Fourme de Montbrison is a cows-milk cheese made in the regions of Rhône-Alpes and Auvergne in southern France. It derives its name from the village of Montbrison in the Loire department.
The word fourme is derived from the Latin word forma meaning "shape", the same root as the French word fromage is believed to have derived from.
The cheese is manufactured in tall cylindrical blocks weighing between 1.5 and 2 kilograms. The blocks are 13 centimetres in diameter and 19 centimetres tall, although the cheese is most frequently sold in shops in much shorter cylindrical slices.
Fourme de Montbrison has a characteristic orange-brown rind with a creamy-coloured pâte, speckled with gentle streaks of blue mould. Its Appellation d'Origine Contrôlée status was granted in 1972 under a joint decree with Fourme d'Ambert, a similar blue cheese also from the same region. In 2002 the two cheeses received AOC status in their own right, recognizing the differences in their manufacture.
With a musty scent, the cheese is extremely mild for a blue cheese and has a dry taste.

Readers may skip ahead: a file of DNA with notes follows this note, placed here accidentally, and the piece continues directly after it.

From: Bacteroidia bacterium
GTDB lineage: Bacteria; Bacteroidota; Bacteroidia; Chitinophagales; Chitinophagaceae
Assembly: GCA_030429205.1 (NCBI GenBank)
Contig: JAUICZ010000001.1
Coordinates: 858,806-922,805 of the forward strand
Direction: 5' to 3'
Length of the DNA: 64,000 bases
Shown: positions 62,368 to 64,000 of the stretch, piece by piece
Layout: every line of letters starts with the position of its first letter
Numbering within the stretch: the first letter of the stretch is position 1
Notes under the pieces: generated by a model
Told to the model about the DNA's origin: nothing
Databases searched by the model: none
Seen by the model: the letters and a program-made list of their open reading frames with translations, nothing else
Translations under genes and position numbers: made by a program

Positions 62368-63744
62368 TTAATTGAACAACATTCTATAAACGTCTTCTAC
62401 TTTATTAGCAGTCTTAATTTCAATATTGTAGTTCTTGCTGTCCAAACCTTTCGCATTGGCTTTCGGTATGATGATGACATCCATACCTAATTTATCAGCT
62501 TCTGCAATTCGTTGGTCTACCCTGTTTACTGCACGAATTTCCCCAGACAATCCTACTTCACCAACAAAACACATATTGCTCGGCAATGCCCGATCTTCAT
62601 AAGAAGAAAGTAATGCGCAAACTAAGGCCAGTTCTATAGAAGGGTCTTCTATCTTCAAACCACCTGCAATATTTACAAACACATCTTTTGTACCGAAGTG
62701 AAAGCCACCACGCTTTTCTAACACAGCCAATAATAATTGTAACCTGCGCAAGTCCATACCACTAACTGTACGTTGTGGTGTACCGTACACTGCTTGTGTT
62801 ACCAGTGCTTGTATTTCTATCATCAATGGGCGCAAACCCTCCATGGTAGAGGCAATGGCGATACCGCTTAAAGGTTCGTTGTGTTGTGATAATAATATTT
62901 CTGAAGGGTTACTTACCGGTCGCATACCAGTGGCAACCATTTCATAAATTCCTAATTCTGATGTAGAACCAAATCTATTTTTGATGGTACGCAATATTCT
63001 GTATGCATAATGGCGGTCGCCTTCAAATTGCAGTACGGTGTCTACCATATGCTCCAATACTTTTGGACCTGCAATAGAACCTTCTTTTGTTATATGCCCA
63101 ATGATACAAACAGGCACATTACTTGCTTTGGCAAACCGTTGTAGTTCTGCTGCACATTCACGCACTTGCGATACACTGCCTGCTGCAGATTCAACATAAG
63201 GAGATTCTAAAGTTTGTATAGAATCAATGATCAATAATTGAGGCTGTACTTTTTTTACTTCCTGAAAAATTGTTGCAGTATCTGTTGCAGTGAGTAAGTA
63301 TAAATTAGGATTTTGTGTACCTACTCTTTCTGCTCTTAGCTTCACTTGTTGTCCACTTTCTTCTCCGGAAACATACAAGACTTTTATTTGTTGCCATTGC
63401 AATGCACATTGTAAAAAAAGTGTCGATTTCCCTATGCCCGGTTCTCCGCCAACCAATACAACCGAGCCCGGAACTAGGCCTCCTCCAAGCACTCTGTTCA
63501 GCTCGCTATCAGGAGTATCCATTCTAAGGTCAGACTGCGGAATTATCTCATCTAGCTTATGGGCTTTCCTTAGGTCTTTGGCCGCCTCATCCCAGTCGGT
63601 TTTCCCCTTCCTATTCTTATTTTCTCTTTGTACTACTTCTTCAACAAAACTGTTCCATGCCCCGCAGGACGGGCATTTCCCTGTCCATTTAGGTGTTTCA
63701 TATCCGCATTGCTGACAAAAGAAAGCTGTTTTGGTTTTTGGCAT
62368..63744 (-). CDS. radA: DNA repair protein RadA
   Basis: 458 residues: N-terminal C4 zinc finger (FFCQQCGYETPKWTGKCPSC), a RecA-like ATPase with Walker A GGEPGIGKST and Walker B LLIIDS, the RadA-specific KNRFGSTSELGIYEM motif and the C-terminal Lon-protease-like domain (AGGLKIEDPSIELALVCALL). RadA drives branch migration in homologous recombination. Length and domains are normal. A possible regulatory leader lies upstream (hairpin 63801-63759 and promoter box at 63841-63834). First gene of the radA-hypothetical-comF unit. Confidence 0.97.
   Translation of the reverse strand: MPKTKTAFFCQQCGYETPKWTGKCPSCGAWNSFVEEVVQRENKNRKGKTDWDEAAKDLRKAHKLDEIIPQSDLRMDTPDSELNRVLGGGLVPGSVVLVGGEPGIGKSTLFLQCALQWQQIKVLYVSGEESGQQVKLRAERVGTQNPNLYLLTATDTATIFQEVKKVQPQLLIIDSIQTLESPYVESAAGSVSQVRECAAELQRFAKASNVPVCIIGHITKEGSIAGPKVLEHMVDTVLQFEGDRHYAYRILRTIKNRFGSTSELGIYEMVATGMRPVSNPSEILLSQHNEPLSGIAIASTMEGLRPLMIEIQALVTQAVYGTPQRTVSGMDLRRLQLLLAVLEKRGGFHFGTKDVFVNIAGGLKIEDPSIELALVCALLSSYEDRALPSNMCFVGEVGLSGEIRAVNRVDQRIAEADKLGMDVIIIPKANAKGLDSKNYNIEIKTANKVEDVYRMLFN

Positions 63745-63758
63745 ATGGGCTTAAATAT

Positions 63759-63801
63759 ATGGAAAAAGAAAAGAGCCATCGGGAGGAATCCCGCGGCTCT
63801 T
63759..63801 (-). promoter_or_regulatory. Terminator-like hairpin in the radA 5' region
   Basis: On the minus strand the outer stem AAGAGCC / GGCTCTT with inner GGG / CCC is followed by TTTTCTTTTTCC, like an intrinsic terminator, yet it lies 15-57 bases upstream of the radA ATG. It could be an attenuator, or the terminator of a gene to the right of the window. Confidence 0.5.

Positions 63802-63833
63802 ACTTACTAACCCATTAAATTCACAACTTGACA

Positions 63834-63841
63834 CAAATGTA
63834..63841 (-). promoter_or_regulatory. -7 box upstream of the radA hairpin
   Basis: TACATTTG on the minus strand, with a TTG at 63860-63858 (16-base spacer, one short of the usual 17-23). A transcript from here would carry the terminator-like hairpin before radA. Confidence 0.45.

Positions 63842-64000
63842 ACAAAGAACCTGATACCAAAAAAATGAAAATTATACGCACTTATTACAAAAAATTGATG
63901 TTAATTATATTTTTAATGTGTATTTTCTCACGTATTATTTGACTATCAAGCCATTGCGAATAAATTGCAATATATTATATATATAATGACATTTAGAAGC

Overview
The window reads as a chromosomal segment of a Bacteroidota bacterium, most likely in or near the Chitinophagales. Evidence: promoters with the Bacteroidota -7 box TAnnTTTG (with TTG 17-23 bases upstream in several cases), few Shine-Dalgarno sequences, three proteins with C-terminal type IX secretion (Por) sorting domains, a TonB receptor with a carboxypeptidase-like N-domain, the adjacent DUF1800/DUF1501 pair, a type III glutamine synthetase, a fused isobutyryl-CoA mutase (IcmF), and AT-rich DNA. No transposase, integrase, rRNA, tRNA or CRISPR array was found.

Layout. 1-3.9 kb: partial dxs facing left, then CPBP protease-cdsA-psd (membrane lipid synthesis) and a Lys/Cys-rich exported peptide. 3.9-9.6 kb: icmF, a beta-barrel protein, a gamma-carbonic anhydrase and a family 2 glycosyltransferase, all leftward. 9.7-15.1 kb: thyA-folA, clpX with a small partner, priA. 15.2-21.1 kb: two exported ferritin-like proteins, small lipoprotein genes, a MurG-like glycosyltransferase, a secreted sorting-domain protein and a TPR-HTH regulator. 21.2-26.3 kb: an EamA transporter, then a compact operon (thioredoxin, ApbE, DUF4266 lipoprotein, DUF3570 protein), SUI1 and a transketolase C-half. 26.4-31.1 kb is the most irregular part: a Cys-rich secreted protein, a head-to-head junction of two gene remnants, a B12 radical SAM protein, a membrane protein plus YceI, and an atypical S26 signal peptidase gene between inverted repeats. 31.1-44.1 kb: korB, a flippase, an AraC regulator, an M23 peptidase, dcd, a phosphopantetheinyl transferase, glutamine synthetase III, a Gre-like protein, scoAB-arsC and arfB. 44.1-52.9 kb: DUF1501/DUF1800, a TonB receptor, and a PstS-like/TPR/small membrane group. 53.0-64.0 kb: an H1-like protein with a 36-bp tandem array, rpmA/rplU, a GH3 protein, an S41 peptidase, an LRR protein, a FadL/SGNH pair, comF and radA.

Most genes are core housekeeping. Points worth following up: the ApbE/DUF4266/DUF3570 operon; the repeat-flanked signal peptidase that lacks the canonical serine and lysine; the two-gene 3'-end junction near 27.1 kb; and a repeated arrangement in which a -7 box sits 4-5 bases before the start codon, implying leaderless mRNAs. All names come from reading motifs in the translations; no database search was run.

The curd is salted and placed into a mould before being removed and placed on racks made from spruce wood. The cheese is then turned by hand, ninety degrees at a time, over a period of twelve hours. The cheese is injected with penicillium roqueforti spores, and later injected with air to form pockets in the pâte to encourage spore development.
The cheese must be aged for at least 28 days, though more often it is left for around 8 weeks. Around 20-25 litres of milk are used to make each cheese. By regulation the cheese may only be manufactured in any of 33 communes of the Monts du Forez in the departments of Puy-de-Dôme and Loire.
The finished cheese is a minimum of 50% fat, and although the majority of production uses pasteurized milk, the growing artisanal manufacturers are using unpasteurized milk. The total production in 2005 was 495 tons.